BOSTON – Patients with atrial fibrillation who also require hemodialysis receive no added antistroke benefit from warfarin treatment and may be more likely to have a major bleeding episode while on warfarin, based on a retrospective study of 302 patients at a single U.S. center.
“The safety and effectiveness of warfarin in patients with atrial fibrillation and chronic hemodialysis is questionable,” Dr. Lohit Garg said at the annual scientific sessions of the Heart Rhythm Society.
Dr. Garg noted that about 90% of patients in the review received aspirin, and they would also receive heparin three times a week as part of their hemodialysis protocol. ”It’s a good hypothesis” that aspirin plus heparin during hemodialysis might provide enough anticoagulation, but without warfarin the rate of stroke or transient ischemic attack was “pretty high,” 11%, “higher than [in] the general population, so aspirin and heparin may not be enough,” he said. The thromboembolic event rate with warfarin was 8%, not a statistically significant difference.
Dr. Garg and his associates reviewed patient charts at Beaumont Health System in Royal Oak, Mich., from 2009 to 2012 to find patients on chronic hemodialysis just diagnosed with new-onset atrial fibrillation (AF), and patients with chronic AF newly started on hemodialysis. They identified 724 such patients, and narrowed this down to 302 when they excluded those with valve disease or prosthesis, venous thromboembolic disease, coagulation or bleeding disorder, cancer, renal transplant, and a few other exclusions.
The study group included 119 patients (39%) who received warfarin and 183 (61%) who did not, at the discretion of their treating physicians. Patients averaged 77 years of age, and those who received warfarin and those who didn’t showed roughly similar rates of comorbidities, with no statistically significant differences between the two subgroups.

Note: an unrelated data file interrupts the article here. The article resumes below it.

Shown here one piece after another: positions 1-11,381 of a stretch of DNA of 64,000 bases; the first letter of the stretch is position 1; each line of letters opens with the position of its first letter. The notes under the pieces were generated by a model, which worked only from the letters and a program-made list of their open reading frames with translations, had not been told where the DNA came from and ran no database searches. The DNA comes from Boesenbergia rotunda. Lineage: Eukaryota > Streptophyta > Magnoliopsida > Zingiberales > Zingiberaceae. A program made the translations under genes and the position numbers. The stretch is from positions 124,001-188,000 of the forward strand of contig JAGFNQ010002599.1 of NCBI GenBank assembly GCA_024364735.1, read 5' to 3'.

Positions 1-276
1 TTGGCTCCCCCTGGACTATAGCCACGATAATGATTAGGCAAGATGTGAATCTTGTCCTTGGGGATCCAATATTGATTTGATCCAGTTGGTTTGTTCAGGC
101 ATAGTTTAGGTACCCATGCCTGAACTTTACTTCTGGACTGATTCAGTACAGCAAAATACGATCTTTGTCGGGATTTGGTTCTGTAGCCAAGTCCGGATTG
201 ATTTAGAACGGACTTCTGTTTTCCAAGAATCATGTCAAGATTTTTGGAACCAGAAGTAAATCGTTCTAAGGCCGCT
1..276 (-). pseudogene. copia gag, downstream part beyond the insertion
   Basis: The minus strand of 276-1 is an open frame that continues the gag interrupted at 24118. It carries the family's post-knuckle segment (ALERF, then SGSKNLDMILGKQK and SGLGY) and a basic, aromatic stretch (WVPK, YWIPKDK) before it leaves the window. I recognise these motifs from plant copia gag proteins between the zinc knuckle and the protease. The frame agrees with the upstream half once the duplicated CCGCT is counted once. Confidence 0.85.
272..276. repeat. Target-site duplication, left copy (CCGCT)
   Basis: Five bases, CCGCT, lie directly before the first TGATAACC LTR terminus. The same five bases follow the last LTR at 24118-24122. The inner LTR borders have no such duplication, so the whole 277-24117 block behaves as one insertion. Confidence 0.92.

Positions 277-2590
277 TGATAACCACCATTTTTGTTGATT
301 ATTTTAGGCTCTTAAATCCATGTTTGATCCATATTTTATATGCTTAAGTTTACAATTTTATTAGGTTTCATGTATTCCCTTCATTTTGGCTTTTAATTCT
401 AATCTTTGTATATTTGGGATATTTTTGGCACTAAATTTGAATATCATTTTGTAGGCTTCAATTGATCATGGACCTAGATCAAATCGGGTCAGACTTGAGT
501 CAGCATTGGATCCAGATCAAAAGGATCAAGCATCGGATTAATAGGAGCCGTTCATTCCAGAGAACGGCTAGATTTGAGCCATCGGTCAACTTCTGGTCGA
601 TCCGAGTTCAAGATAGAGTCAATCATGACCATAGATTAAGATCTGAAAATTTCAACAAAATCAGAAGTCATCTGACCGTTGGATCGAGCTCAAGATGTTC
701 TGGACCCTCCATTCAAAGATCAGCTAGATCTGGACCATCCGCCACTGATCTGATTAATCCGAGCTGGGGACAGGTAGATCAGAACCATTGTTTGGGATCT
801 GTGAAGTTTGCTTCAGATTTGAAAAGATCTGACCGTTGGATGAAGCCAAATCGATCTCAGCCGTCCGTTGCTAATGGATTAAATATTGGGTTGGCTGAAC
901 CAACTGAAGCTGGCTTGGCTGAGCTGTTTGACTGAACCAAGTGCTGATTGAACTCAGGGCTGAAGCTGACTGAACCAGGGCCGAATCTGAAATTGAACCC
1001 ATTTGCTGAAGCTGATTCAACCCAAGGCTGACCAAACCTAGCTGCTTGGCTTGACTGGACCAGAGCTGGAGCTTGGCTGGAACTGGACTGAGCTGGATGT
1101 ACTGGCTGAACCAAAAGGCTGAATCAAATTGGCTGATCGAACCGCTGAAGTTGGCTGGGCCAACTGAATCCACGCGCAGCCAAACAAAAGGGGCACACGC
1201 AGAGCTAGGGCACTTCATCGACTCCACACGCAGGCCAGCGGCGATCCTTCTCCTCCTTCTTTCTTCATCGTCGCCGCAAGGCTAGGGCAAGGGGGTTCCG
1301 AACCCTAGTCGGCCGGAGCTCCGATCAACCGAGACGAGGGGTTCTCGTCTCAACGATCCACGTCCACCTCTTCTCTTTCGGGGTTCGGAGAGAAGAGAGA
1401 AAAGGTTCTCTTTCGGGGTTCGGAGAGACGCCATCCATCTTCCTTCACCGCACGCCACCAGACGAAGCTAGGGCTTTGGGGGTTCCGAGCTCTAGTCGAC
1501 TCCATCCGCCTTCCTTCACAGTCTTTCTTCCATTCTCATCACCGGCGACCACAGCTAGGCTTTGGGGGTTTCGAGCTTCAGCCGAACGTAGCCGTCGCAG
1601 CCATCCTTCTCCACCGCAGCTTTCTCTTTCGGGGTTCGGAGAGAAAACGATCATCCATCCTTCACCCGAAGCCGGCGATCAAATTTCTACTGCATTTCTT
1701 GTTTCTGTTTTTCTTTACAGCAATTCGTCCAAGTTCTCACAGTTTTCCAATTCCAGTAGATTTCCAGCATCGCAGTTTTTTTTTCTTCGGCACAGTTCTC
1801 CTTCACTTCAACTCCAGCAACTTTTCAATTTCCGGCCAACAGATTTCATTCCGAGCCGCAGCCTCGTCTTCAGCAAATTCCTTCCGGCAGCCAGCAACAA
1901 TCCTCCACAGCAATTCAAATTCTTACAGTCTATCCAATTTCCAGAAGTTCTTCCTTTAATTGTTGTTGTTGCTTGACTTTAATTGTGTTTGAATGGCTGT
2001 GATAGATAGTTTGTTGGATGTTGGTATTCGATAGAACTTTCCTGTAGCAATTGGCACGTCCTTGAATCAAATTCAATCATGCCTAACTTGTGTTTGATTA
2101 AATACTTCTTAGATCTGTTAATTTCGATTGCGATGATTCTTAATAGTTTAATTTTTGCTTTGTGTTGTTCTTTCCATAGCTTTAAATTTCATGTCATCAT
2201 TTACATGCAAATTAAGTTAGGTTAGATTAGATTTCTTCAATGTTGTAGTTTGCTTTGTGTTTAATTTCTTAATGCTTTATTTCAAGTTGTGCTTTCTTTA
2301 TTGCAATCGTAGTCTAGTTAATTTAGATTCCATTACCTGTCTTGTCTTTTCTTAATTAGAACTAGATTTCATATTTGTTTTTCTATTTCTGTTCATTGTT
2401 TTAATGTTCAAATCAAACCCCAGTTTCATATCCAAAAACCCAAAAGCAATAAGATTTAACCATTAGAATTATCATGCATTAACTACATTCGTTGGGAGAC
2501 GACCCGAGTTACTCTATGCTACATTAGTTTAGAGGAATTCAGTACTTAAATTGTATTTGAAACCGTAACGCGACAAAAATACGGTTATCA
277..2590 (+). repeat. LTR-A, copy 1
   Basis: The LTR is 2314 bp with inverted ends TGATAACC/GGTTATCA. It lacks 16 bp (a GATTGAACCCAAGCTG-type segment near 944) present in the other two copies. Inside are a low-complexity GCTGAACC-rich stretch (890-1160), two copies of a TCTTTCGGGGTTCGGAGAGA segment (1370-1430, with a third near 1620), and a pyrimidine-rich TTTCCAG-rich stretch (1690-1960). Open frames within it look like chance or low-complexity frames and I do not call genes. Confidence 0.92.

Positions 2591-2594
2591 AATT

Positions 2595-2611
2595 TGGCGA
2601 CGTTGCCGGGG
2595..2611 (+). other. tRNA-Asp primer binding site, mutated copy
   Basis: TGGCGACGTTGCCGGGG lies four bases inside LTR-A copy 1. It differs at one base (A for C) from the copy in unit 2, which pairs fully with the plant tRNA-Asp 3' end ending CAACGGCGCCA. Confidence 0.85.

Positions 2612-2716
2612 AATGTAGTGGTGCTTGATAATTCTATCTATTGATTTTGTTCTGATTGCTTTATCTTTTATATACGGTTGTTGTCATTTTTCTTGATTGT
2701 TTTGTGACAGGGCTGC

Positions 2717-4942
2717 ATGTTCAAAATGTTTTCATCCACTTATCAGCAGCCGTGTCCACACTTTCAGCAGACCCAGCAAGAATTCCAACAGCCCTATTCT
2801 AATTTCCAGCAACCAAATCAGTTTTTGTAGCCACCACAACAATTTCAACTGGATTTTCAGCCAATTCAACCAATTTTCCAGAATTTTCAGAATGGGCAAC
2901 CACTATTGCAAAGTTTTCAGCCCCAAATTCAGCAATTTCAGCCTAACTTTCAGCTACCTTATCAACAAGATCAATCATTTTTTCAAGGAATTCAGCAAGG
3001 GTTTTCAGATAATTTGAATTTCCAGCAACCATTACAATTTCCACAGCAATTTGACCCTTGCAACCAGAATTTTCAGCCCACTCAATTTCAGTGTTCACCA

During an average follow-up of 2 years, the rates of thromboembolic events showed no statistically significant difference between the patients on warfarin and those not receiving the drug. Major bleeds occurred in 22% of the warfarin patients and 14% of those not on warfarin, a relative 53% increased risk with warfarin use that approached but did not reach statistical significance, reported Dr. Garg of the Heart Rhythm Center of Beaumont Hospital in Royal Oak, Mich.
Further, the major bleed subcategory of intracranial bleeds occurred in 10% of patients on warfarin and 4% of those off warfarin, a greater than doubled rate with warfarin, again a difference that approached but did achieve statistical significance. All the intracranial bleeds were fatal.
Dr. Garg also highlighted that these were high-risk patients, with 1.8-year average survival, and a median survival of about 2 years for both patients on warfarin and those off. During follow-up that extended as long as 5 years, 80% of patients died with similar mortality rates in the two treatment subgroups, 82% for those on warfarin and 79% for those who did not receive warfarin.
“We as cardiologists tend to prescribe warfarin” to patients like these, “but obviously we have to rethink this because it seems to harm patients without adding benefit,” commented Dr. Philipp Sommer, an electrophysiologist at the University of Leipzig (Germany).
Dr. Garg had no relevant financial disclosures.
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